The U.S. dollar rebounded on Friday, recovering from losses in the previous two sessions, and gained ground against other major currencies.
The dollar lost ground on Thursday, extending losses from a session earlier, as rate cut hopes increased after New York Federal Reserve President John Williams said Fed would cut rate in the upcoming monetary policy meeting. He said the bank will have to act quickly and forcefully as economic growth was slowing.
But the greenback rebounded today after the Federal Reserve Bank of New York came out with statements defending Mr. Williams' dovish appearance.
New York Fed President John Williams' assertion that policymakers need to "act quickly" as economic growth slows was drawing from research, not hinting at what may happen at this month's Federal Open Market Committee meeting, a spokesperson for the central bank said.
"This was an academic speech on 20 years of research. It was not about potential policy actions at the upcoming FOMC meeting," a spokesperson for the New York Federal Reserve said in a statement.
The dollar index advanced to a high of 97.29 by mid afternoon, and subsequently dropped to 97.15, still very much in positive zone with a gain of 0.37%.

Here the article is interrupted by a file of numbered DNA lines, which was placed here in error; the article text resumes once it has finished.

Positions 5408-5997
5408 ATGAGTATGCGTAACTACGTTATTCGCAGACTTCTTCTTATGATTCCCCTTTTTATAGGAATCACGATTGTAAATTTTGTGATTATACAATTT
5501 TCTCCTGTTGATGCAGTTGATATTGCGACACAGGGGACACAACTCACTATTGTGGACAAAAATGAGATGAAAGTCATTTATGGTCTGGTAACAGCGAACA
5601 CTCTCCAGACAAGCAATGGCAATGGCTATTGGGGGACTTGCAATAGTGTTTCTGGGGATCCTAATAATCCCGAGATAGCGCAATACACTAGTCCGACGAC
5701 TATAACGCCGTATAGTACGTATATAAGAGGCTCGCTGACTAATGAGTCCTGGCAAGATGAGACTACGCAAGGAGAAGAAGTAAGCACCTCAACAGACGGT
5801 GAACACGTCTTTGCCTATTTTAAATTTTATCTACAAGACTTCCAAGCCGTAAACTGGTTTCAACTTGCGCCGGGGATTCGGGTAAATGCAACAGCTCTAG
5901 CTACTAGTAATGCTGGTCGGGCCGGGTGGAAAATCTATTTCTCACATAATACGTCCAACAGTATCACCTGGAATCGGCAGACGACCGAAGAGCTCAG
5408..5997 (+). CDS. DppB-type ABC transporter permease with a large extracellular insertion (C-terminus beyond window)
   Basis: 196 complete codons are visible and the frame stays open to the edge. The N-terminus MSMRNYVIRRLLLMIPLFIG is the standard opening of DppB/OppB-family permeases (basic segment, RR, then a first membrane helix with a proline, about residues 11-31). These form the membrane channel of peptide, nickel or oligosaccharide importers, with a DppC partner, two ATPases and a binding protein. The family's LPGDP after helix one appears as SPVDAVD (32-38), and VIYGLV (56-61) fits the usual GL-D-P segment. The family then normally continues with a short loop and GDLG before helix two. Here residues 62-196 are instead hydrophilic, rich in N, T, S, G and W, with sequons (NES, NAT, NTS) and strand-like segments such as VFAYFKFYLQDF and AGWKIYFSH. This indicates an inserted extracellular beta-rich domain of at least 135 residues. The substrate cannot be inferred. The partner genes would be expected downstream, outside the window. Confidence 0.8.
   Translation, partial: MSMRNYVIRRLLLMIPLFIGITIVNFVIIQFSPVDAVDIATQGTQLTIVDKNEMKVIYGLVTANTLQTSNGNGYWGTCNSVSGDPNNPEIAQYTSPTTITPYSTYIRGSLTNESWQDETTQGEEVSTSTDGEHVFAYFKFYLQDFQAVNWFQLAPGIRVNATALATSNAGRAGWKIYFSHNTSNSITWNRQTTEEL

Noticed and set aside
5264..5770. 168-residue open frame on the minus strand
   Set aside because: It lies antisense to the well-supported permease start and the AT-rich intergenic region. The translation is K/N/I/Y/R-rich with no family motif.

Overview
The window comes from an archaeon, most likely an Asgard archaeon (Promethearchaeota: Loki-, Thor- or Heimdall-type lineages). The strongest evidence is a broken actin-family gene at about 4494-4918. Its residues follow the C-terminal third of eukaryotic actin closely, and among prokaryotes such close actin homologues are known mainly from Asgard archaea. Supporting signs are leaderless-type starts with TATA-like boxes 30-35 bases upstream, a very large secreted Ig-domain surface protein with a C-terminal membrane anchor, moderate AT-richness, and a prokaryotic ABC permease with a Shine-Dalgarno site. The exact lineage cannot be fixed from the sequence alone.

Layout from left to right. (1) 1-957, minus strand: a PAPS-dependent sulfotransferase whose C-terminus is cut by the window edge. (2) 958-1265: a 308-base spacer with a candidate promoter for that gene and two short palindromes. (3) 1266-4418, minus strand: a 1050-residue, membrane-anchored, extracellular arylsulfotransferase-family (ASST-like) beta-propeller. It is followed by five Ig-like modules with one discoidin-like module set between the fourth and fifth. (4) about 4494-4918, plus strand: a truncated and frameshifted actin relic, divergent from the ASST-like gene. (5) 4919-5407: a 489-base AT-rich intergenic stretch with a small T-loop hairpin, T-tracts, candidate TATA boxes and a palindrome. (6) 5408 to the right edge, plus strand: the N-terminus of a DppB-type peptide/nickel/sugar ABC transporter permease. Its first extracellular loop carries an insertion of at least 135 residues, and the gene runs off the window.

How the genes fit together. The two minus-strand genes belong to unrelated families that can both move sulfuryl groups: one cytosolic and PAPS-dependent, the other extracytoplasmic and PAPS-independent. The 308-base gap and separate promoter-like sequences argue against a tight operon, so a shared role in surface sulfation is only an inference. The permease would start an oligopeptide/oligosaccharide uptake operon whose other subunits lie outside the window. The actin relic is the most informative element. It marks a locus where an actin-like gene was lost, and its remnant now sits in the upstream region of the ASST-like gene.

Against the euro, the dollar strengthened to 1.1205, before paring some gains as it dropped to 1.1220, still up more than 0.5% from previous close.
Against pound sterling, the dollar rose to 1.2477 before easing to 1.2498, still holding in positive territory, higher by 0.4%.
The Japanese yen weakened to 10.7.97 against the greenback before regaining some lost ground. Still, at 107.73 yen a dollar, the currency was down 0.4% from late Thursday.
The Aussie shed nearly 0.5% against the dollar at 0.7041. The dollar was up notably against the loonie as well, with the USD-CAD pair at 1.3054. Against Swiss franc, the dollar was up marginally at 0.9818.
In economic news today, a preliminary report from the University of Michigan showed a slight improvement in U.S. consumer sentiment in the month of July.
The report showed the consumer sentiment index inched up to 98.4 in July from the final June reading of 98.2. Economists had expected the index to edge up to 98.5.
The uptick by the headline index came as the index of consumer expectations crept up to 90.1 in July from 89.3 in June.
On the other hand, the report said the current economic conditions index dipped to 111.1 in July from 111.9 in June.